The Administration

Time for Trump to make good on his pro-life promises


Last September Donald Trump committed to “work to support the dignity of human life from conception to natural, dignified death.” Now that he is officially president, pro-life Americans will watch closely to see how the new administration follows through on this unambiguous commitment to defend life.

President Trump can take several pro-life actions now that he sits inside the Oval Office. For starters, he could reinstate the Mexico City Policy to ensure that federally-funded international nongovernmental organizations do not perform or actively promote abortion as a method of family planning.

{mosads}He can rescind President Obama’s executive order allowing human embryonic stem cell research. And he can strengthen the prohibition on so-called “3-parent embryos.


Trump can also make good on his campaign promise by nominating a Supreme Court justice who will respect the Constitution and the fundamental right to life.

There’s much a Trump administration can do at the department level as well. At the Department of Health and Human Services alone, the list of pro-life actions that can be taken includes:

1. Enforcing the Weldon Amendment to stop states from unlawfully discriminating against health care entities that refuse to pay for or cover abortions.

2. Reaffirming states’ freedom to exclude abortion providers from state Medicaid programs by rescinding a 2011 Center for Medicaid, CHIP and Survey & Certification (CMCS) informational bulletin.

3. Updating Title X regulations regarding abortion and adoption to ensure that organizations receiving Title X funding maintain strict physical and accounting separation between family planning activities and abortion services and do not provide counseling or referral for abortions.

Similar regulations were promulgated under President Ronald Reagan in 1988 and upheld by the Supreme Court in Rust v. Sullivan. Title X regulations should also include a requirement that recipients offer pregnant women information and counseling on adoption (currently, adoption counseling is merely optional).

4. Reinstate the conscience protections for health care providers which though finalized via rule-making in the waning days of the Bush administration, were largely rescinded by President Obama in 2011.

Potential pro-life action for the Trump administration is by no means limited to executive orders or HHS policy-making. Under the Kemp-Kasten amendment, President Trump has the authority to withhold funding for the United Nations Population Fund (UNFPA), which has repeatedly been reported to be complicit with the Chinese government’s draconian family planning program.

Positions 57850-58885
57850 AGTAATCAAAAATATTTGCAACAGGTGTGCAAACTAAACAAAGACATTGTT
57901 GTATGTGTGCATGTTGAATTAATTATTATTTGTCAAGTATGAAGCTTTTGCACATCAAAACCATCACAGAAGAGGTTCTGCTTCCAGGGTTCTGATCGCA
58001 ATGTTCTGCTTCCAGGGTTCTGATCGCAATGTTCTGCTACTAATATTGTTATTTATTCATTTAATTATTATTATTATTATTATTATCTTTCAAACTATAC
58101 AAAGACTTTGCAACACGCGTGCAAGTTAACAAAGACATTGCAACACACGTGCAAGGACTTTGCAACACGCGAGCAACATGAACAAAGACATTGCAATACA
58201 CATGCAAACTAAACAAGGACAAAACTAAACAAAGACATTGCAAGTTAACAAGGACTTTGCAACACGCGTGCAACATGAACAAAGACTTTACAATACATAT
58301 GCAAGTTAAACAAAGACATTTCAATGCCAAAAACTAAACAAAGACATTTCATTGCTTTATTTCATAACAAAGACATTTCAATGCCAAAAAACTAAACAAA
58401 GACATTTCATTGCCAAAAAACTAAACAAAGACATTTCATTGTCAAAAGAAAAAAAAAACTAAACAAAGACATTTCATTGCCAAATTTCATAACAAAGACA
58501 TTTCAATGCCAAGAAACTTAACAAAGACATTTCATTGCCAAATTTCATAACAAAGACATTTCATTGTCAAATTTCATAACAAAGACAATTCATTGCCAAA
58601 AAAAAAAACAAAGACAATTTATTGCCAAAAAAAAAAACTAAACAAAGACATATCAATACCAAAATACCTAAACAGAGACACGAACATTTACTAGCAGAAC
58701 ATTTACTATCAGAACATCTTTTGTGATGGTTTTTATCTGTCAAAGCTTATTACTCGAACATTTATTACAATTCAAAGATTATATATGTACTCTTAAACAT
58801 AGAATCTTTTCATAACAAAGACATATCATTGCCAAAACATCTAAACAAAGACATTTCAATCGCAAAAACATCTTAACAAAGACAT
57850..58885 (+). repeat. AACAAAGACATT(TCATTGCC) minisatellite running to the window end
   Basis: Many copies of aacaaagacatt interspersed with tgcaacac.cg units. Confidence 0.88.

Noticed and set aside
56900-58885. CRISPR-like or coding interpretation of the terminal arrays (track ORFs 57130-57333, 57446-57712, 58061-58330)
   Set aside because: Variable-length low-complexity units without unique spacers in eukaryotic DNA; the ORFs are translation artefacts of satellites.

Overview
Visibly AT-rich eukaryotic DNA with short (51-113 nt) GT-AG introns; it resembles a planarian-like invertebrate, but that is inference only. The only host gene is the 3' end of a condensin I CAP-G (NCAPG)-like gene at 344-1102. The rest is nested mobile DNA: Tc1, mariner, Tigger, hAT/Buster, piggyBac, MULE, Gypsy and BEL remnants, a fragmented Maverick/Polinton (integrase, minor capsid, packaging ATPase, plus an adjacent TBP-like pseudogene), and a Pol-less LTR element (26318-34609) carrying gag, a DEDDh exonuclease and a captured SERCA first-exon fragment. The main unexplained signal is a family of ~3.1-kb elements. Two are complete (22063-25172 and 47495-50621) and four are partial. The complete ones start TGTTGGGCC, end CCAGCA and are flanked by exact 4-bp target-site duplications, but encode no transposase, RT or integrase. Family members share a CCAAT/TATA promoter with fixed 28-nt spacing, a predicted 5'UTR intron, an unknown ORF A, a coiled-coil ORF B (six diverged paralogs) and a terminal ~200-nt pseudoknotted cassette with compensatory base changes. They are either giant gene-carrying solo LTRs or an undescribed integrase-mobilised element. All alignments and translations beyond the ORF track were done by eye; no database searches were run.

The new administration can also commit to enforcing the Helms amendment and other longstanding prohibitions on funding abortion in international programs. More broadly, it can ensure that every government agency involved with the federal grant process does not discriminate against faith-based, life-affirming organizations.

Trump has also committed to sign new pro-life legislation from Congress. This presents the opportunity to:

1. Stop federal funding to Planned Parenthood in light of the criminal referrals stemming from reports of the organization’s involvement in the sale of the body parts of aborted babies, and reallocate family planning dollars to entities not entangled with the abortion industry.

2. End taxpayer funding for abortion once and for all by making the Hyde Amendment permanent law. A strong majority of Americans, including many who identify as pro-choice, oppose taxpayer-funded abortions.

3. Enact the Pain-Capable Unborn Child Protection Act, which would end painful late-term abortions nationwide. Nearly 8 in 10 Americans support limiting abortion to the first three months of pregnancy, yet the U.S. is one of only seven nations that allow late-term abortions for any reason.

On Friday, January 27, just days after President Trump took the oath of office,, tens of thousands of Americans will descend on Washington, D.C. for the annual March for Life.

For more than 40 years this peaceful demonstration has been held following the somber anniversary of the Supreme Court effectively legalizing abortion on demand in 1973.

Since that fateful January day, more than 58 million innocent boys and girls have been legally denied the opportunity to live.

The March brings together young and old, men and women, religious and secular. All are united in their desire to witness to the fundamental truth that from the moment of conception, a distinct human being with inherent worth and dignity has a right to life.

As the March for Life gathers this week, pro-life leaders are hopeful that their voices will be heard and have new impact as a new administration and new Congress get to work.

Melanie Israel is a research associate for The Heritage Foundation’s DeVos Center for Religion & Civil Society, examines the role that religion, family, and community plan in society and public policy.

The views expressed by contributors are their own and not the views of The Hill.

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